And I wonder if you noticed an interesting fact about the three suggestions that I made as to why people might say“Lord, Lord”, but not do what Christ tells them? All of them – worship, the study of scripture, and leading a life of prayer – are things that Christ asks of his followers. To neglect them or to ignore them completely is in itself to not do what Christ asks. Little wonder then that those who do not do so will also neglect to do the other things that Christ asks them to do.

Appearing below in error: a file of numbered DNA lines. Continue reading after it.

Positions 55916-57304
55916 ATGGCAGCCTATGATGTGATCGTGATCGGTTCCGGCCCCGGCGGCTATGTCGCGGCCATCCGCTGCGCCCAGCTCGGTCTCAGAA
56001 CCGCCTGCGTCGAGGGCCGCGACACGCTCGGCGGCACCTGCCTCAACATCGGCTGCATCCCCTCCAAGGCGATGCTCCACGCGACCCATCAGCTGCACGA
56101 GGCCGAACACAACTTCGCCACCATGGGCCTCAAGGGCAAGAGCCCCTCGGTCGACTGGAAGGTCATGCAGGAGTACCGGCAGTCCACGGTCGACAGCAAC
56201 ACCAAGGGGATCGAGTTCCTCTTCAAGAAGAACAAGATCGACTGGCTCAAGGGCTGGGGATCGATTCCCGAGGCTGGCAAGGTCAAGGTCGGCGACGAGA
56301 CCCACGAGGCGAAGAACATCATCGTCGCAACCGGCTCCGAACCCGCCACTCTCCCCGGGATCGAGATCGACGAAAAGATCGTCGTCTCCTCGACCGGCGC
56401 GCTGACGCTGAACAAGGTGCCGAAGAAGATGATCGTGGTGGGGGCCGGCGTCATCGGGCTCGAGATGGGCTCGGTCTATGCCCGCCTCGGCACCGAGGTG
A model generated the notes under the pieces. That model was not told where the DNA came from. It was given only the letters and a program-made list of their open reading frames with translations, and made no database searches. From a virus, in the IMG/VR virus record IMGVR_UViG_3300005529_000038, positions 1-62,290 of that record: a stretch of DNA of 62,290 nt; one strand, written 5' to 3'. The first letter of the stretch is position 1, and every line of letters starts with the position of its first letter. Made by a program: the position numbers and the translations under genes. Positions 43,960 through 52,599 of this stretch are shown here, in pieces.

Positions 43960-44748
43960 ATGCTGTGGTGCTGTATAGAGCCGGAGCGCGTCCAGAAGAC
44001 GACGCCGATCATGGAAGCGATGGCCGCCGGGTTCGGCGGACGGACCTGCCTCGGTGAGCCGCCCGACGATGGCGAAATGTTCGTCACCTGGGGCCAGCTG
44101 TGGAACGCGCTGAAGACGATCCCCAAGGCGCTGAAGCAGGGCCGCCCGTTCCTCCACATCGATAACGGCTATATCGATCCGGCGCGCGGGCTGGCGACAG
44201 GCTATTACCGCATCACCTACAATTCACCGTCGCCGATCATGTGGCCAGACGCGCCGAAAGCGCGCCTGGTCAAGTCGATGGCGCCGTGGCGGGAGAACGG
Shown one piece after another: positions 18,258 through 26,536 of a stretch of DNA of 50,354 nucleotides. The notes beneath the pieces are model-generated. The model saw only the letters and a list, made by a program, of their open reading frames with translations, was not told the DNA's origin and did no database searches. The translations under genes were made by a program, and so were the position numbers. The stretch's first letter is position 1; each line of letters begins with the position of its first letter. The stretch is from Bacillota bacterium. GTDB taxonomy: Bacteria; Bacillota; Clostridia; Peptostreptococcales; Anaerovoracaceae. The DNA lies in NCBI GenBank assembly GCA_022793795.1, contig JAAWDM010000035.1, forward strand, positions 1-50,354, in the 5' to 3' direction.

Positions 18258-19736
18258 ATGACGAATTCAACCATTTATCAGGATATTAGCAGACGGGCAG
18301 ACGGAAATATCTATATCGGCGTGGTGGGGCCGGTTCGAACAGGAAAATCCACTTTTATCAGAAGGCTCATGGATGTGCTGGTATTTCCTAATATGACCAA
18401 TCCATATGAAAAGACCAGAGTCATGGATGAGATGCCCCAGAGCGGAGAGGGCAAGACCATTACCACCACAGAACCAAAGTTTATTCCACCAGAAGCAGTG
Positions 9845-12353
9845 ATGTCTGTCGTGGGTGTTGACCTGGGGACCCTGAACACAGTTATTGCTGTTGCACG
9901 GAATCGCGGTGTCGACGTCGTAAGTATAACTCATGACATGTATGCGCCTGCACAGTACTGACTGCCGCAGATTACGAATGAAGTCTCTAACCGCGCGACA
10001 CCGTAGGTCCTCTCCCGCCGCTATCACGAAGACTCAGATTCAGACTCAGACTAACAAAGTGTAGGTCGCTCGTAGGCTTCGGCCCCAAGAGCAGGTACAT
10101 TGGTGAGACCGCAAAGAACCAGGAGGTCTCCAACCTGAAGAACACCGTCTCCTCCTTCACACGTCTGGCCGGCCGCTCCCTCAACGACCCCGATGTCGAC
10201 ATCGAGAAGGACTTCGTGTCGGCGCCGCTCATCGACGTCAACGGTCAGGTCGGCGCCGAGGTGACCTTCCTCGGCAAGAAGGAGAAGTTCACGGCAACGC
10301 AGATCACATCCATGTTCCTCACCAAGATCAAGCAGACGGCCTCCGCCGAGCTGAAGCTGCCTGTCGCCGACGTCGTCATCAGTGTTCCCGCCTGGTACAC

I can not look into the hearts of any here today and know how well they keep to the Lord's commands to worship, study scripture, or pray … I would certainly suspect that as you are sitting here today they are not alien concepts to you and they are commands that you are open to trying hard to do better and better at … and so I would make one last suggestion this day: Lent is almost upon us … a time when it is not unusual for those who follow Christ to make an extra effort when it comes to worship, study, and prayer. Perhaps they are areas you will take into consideration when you are planning what you will do over the course of this Lent? And if you do so, you may find that not only are they a reward in themselves, but also they bring with them the further reward of making it easier to do what Christ tells you to do in other areas of your life … a reward that will bring you treasure in heaven, and and help bring you to eternal life … something that I pray for us all in the name of the Father, the Son, & the Holy Spirit. Amen.